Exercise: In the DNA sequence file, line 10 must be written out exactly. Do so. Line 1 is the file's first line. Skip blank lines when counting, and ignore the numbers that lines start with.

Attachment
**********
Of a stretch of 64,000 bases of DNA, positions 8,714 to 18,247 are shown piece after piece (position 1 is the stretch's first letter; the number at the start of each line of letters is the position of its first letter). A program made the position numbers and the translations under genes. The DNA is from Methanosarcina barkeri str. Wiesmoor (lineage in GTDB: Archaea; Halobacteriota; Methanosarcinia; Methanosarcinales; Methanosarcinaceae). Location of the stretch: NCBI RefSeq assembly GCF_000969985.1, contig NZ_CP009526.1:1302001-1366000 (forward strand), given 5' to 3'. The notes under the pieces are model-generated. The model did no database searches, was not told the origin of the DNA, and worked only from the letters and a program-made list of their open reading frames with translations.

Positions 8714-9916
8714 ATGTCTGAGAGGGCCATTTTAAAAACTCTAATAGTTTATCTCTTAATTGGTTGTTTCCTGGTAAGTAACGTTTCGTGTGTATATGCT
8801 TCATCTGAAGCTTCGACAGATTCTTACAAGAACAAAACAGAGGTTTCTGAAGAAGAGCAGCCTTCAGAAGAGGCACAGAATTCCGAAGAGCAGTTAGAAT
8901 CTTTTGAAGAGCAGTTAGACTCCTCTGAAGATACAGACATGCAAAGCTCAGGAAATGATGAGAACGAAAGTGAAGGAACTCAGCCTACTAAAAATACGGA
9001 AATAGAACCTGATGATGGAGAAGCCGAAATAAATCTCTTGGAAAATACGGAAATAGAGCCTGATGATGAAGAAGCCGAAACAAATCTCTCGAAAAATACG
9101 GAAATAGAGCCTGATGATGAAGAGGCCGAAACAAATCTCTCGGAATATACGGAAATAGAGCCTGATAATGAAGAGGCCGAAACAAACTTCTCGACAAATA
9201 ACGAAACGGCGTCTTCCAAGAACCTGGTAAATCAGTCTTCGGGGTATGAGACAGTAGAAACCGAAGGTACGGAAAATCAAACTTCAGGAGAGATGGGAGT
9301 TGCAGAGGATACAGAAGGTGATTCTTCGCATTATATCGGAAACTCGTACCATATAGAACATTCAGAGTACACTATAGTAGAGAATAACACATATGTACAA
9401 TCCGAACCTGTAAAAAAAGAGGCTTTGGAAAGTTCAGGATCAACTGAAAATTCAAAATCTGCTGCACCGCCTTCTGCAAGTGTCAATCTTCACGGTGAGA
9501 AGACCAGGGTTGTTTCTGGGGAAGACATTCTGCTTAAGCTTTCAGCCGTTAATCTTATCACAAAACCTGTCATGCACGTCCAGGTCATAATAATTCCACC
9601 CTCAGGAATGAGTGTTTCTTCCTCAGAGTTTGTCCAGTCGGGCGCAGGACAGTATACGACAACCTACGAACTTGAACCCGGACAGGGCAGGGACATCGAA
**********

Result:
9401 TCCGAACCTGTAAAAAAAGAGGCTTTGGAAAGTTCAGGATCAACTGAAAATTCAAAATCTGCTGCACCGCCTTCTGCAAGTGTCAATCTTCACGGTGAGA